I'm trying to add turn indicators to my bicycle, driven by the bicycle dynamo (nominal 6 VAC, but voltage does vary; between 6-12 V in all practical driving conditions). The input voltage is rectified and smoothed with a lot of caps. The indicator lights are pretty much off-the-shelf, but I'd like to get some feedback on the handlebar end on whether they are actually blinking or not. (The blinking logic is in the lights themselves, so all I see is whether they draw current or not).

I've got a 1 ohm sense resistor wired up between the indicators and ground, so what I'd like to do is turn on a LED whenever the sense voltage exceeds e.g. 40 mV*.

My current idea is using LM358AMX as a comparator (since I have those readily at hand), and then have a voltage regulator, current limiting resistor and the LED in series on the output. But since it's a dual op-amp, can I use the second op-amp to do the regulation for me? Or, if I setup the op-amp as a 100x amplifier, somehow limit its output to 3 V?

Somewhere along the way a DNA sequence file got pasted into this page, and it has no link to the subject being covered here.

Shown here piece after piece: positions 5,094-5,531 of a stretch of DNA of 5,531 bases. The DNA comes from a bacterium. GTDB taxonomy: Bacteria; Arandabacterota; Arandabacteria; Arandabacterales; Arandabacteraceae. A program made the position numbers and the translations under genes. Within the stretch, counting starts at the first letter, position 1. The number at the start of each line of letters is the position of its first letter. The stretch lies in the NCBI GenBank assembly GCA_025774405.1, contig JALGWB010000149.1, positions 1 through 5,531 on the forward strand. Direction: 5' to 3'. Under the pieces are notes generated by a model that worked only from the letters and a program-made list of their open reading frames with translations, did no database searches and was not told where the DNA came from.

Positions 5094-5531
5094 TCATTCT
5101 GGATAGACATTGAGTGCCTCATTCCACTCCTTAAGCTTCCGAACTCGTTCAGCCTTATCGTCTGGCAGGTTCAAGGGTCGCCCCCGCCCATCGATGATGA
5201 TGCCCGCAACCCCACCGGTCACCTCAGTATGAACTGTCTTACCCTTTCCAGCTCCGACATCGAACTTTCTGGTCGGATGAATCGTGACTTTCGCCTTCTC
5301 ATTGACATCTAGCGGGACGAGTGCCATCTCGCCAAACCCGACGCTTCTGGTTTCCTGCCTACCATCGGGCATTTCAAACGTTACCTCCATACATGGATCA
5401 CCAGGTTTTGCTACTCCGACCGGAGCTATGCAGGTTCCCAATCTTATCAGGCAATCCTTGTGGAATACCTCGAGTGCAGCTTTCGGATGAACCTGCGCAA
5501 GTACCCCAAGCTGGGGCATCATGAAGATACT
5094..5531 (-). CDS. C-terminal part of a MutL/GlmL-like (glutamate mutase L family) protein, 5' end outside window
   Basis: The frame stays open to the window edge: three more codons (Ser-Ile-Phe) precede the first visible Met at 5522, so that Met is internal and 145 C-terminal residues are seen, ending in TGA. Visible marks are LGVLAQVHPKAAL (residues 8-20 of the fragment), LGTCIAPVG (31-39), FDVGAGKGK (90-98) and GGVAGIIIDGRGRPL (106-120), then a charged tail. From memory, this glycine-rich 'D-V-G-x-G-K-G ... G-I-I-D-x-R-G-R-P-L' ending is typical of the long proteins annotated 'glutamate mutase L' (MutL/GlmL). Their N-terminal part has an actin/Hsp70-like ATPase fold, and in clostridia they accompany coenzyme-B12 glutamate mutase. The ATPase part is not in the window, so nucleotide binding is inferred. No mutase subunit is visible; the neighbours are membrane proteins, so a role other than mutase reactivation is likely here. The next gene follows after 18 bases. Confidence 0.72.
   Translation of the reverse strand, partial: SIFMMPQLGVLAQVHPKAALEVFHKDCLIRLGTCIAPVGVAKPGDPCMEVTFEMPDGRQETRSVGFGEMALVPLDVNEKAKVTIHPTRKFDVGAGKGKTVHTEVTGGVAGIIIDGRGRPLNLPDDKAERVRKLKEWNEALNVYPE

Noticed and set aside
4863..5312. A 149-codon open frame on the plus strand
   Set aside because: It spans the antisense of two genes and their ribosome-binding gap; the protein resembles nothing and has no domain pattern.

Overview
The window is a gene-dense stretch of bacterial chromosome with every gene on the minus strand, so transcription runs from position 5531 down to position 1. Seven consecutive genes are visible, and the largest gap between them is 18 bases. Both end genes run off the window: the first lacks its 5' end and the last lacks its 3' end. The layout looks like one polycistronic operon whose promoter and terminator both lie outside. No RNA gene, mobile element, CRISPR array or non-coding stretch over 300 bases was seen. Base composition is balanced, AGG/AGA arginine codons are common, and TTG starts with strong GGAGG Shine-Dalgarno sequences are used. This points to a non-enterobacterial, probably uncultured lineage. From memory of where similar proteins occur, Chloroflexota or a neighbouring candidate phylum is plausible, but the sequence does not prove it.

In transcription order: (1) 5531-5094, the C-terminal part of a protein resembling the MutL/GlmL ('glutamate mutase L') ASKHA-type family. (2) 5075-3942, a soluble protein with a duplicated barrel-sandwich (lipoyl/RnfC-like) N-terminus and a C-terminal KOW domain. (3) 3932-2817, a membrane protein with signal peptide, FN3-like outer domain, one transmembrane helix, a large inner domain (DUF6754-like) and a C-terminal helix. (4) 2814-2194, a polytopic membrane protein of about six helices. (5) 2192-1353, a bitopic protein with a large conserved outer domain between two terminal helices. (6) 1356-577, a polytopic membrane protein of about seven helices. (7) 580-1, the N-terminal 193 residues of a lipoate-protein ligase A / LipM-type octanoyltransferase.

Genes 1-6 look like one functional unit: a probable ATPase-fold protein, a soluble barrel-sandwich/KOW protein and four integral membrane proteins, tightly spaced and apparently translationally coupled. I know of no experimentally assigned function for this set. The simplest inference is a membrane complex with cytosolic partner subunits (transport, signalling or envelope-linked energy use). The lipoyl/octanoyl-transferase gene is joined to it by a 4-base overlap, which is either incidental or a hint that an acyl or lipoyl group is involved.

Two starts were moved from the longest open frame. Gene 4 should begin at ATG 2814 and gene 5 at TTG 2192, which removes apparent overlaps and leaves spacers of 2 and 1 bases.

(*) Not very exact. If I use a resistor divider, the value will depend on VCC anyway, but then again, so does the indicator current.

  • \$\begingroup\$ (Congrats on not supposing you need to stabilise the supply voltage. You'll need a reference voltage of sorts. To not damage the (no pun intended) indicator LED, limit current, not voltage.) \$\endgroup\$
    – greybeard
    Commented Mar 30, 2023 at 6:28


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